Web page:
What I learned about interviewing my professor: the do’s & don’ts

Podcasts have always been something I’ve enjoyed listening to. They’re kind of an escape for me when school is too crazy and I’ve become bored of my music selection (Weezer’s Blue Album and The Beach Boy’s Pet Sounds are on constant repeat on my iPod). So when I decided to take a class devoted to making podcasts I was both excited and petrified.

How would I be able to make something that sounded even remotely close to the podcasts I’ve grown to love and admire? (Those being WTF with Marc Maron, This American Life, The Champs, and The Sporkful)

But I decided if I was going to do it, I was going to give it my best effort and get some unique audio out into the world. One thing that I’ve learned that I will be able to take away with me once this class ends is how to prepare for, record and edit an interview with professors (and just people in general I suppose).

For my first segment I decided to interview my newswriting professor, Chuck Bauerlein. I knew I wanted him as an interview subject just by having him as a professor every other day. His personality was that of a jokester, one who see flaws in the system he works for and is keenly adept at pointing them out and providing thought-out solutions.

My “do’s” for an interview with a professor or anyone else you decide to sit down with are as follows:

  • Start recording before you walk into the room.

I did this during my interview with Chuck and you’d be surprised how much gold is waiting for you before you even start asking questions. The awkward introductions, shuffling of papers, and in my case, Chuck giving me instructions on how to commence the interviewing process (in a nice way of course). I was able to edit that pre-interview audio into my segment and it truly gave it a sense that the listener was right there with me and Chuck.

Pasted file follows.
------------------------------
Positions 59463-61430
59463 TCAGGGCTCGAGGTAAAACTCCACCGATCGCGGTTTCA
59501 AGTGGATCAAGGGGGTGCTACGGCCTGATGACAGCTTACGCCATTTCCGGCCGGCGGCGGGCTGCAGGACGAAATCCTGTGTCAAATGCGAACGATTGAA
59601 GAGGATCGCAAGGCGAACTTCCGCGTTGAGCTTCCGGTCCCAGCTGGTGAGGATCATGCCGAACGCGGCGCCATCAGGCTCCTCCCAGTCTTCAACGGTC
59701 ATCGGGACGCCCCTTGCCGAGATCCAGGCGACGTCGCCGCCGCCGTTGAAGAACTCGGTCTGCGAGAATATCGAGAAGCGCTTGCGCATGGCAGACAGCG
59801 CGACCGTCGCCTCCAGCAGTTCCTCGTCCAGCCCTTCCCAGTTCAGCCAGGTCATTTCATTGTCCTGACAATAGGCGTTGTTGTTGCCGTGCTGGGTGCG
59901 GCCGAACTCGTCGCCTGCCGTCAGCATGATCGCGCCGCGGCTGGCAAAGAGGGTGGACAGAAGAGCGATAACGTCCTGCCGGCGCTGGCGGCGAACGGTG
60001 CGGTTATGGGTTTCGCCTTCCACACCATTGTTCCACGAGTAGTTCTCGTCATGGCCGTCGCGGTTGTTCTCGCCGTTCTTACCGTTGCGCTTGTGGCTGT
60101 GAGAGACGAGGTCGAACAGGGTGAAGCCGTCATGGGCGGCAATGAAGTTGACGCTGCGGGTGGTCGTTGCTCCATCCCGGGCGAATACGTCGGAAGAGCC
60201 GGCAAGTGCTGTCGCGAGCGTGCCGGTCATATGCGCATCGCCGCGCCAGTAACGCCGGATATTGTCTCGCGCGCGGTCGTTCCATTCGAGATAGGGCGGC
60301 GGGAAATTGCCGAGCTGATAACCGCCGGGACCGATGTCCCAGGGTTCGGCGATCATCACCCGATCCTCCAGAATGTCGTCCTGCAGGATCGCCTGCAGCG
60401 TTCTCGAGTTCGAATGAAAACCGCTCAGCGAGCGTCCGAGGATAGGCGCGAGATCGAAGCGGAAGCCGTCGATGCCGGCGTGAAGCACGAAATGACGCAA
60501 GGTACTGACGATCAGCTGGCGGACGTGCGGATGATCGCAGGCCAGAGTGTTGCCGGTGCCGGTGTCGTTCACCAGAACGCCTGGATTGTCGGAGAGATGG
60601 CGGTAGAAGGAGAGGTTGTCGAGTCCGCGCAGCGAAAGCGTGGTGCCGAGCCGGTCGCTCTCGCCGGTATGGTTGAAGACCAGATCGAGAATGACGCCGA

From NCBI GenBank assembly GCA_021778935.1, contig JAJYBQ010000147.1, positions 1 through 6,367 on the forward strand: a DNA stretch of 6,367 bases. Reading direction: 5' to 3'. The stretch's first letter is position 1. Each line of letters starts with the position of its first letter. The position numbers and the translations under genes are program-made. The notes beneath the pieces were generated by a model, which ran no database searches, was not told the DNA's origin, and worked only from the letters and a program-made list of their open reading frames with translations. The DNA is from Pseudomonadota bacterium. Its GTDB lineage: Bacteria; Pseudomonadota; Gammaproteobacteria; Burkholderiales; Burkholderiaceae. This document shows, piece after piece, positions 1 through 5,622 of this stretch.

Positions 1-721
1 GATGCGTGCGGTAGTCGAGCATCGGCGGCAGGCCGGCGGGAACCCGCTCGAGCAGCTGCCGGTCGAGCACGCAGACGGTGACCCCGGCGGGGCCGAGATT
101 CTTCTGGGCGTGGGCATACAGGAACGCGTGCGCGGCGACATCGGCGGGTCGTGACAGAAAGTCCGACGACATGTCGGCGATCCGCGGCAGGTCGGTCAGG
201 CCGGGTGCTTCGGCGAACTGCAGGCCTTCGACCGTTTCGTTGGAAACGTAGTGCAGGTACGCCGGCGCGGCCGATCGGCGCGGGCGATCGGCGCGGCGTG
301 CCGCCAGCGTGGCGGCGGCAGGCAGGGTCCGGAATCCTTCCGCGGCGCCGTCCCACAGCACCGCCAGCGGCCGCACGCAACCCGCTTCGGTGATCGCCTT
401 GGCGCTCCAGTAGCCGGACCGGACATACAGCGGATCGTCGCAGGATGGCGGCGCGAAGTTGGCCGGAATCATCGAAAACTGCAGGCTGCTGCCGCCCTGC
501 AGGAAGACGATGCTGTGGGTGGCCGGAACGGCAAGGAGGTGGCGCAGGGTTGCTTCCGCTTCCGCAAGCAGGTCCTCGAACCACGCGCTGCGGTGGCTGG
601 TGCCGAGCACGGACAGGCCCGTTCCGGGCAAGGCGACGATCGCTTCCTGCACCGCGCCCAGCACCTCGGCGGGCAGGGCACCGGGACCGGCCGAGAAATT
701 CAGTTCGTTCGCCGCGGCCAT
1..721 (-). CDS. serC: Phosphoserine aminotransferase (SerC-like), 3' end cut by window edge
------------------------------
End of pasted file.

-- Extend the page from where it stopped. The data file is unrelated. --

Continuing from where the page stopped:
• Look at the person you’re interviewing and try to have a genuine conversation.

Being the “Type A” person that I am, of course I went into the interview with Chuck prepared with questions. But the interview will sound a lot smoother and more natural to the listener if you focus less on the notes in your lap and more on the conversation happening right in front of you. You may end up hindering yourself if you limit the topics to what you have written down on paper, and that’s why the beautiful thing about conversation is that it can go anywhere in a matter of seconds. I’m not saying to not prepare. More like be in the moment when you are interviewing and the results with be better, I promise.

Here is the one “don’t” that I really want to stress to whoever decides to start a podcast.

  • Don’t freak out over the editing process.

It took me close to six hours to edit my first segment with Chuck. And that segment was only 5 minutes. Total. Editing is a time-consuming process so do not (as easy as it might seem) stress too much about it. Breaking the process up into segments helps a lot. It will take time but if you take time and breaks in between it can end up being a fun activity.

Here’s the link to the first episode in which I interview Chuck.

I had a great time learning the basics of podcasting and now can confidently say that I feel ready to take on Marc Maron. Ok, maybe not that confident but only time will tell.


Rachel Alfiero


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